William Stephenson is a New York City comedian with a Motown pedigree. Born at the University of Michigan Hospital in Ann Arbor, Michigan, and raised in Detroit, he caught the entertainment bug early. After high school, William’s journey into show business was one of winding paths that all led to the stage. A brief stay in Washington D. C. performing at local comedy clubs prepped him for the Big Apple. Imprinted by Motor City culture and wrapped in soul music William Stephenson arrived in NYC in the 1980s, ready to make people laugh.
Best known on the NYC comedy circuit, he serves as host for the hottest NYC comedy clubs and warms up audiences for a variety of shows. His television appearances include: Def Comedy Jam, The Chris Rock Show, The Daily Show with Jon Stewart, and Louie. His film appearances include mainstream films, such as Pootie Tang, independent films like In Service to the Dream, and documentaries Jerry Seinfeld Comedian, and I Am Comic.
Comedian Marilyn Sands said of William who introduced her the first time she performed in 1984, “He was funny whether he was Opening the Show at 8 or Closing it at 2!”
He is still funny
Enjoy William’s humor in his biweekly column, Funkcomedy: The Back of the Stage on fromacloud (fac). The following is an interview between William Stephenson (WS) and fac.
Most Fondest and Painful Memories Growing Up
How did growing up in Detroit shape your perspective of the world?
Growing up in the middle of all that music including Motown and the Parliament/Funkadelic thang, I knew Detroit was producing more than cars.
What is your fondest memory of growing up in Detroit?
Leading the Northwestern High School marching band doing The Freeze down West Grand Boulevard before the homcoming [sic] game.
What’s “The Freeze?”
The band would get in a 2 line formation, and with the drummers drumming, I would signal the band with 4 whistles. On the following beat, the band would stop or freeze with one foot in the air. The band would hold that position until the crowd went wild, then I’d signal the band with 2 whistles to get them going again.
What is your most painful memory of growing up in Detroit?
My parents divorcing in 1968.
What’s your favorite type of music, and why?
Old school funk because it moves and grooves me.
Who are some of your favorite old school funk movers and groovers?
George Clinton and his funk mob, George Duke, Stanley Clarke, Ohio Players, Kool & The Gang, James Brown, Tower Of Power, Earth Wind & Fire, Brothers Johnson, Sly & the Family Stone.
What movie comes to mind as one of your favorites, and why?
The Wizard Of Oz. The special effects were amazing for a movie that came out in 1939. I believe it was the first movie we watched on our new color TV in 1964.
Beyond The Wizard of Oz special effects was there anything about the story that resonated with you?
Believing in yourself against all odds.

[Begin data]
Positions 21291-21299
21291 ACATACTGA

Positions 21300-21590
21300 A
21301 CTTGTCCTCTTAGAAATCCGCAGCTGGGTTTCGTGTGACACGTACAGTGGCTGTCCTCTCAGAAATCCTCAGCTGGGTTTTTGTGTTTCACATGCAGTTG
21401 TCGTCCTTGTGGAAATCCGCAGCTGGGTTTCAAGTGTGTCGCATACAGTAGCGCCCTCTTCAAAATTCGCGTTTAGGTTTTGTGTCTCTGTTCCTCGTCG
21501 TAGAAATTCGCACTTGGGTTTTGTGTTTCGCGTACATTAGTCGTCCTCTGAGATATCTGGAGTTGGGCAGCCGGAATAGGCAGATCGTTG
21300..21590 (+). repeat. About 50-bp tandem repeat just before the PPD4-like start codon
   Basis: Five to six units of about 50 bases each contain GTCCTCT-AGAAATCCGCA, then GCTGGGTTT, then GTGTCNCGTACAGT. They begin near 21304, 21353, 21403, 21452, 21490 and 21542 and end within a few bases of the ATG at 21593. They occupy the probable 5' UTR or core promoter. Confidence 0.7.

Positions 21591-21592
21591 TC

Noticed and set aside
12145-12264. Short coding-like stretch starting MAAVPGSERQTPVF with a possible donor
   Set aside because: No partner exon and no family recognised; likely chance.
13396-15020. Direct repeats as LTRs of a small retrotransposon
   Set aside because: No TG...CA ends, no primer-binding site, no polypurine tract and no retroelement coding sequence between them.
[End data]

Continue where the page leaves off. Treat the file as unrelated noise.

Inspiration Over Time
Who were some of the comedians that inspired you and why?
George Carlin, Richard Pryor, Bill Cosby, Flip Wilson. Watching them on the Ed Sullivan show when I was a kid. They made me laugh real hard, to the point of crying.
From where do you draw inspiration to write comedic material?
Much of my stuff comes from something that bothers me, like people who are inconsiderate of others.
Live Comedy’s Relevance
With all the electronic devices today to distract and occupy people, why do you think live comedy is still relevant?
Because there is nothing like human interaction. And the more technology finds ways for us to ignore each other in person, the more people will need that live buzz.
Laughin’ All the Time
Often comedians who are funny on stage are very serious off stage? Are you funny or serious off stage?
I’m funny with periods of seriousness offstage.
Who was the first funny person you saw that made you think, “I want to do that, too?” What qualities did he or she have that made you laugh?
Probably George Carlin. I was just a kid watching the Ed Sullivan show and remember laughing out loud at his silliness.
Today Who Makes William Laugh
Which comedians make you laugh?
Louie CK, Hannibal Buress, Owen Smith.
What qualities does a comedian demonstrate who makes you laugh?
It starts with the material, original thoughts. I like to watch a comic that on stage doing jokes, not trying to work a persona or attitude. Then the delivery should be smooth and articulate. If I can’t understand the words, how do I know if they are funny?
Are many of your friends comedians? If so, are you competition with each other?
I do have many comedian friends, but I never think of them as competitors, even though they may sometimes be.
You have done stand-up, TV and movies. Is there a medium you like more than another? What’s the difference between stand-up, TV and movies for a comedian?
Standup, no question. The immediate feedback. Movie comics have to wait a good year before the work gets rewarded.
How did you gravitate towards emceeing comedy shows?
The first comedy club I ever performed at gave me the opportunity of hosting weeknight shows after a couple of months of doing the open mic. I enjoyed hosting and was good at it.
How many shows do you think you have emceed over the years?
(I didn’t know math would be involved) Using an average of 4 shows per week for almost 30 years comes out to about 6, 240.
Take a guess about how many comedy hours you have performed over your career?
9,250 (wild guess).
. . . continue to part 2 . . .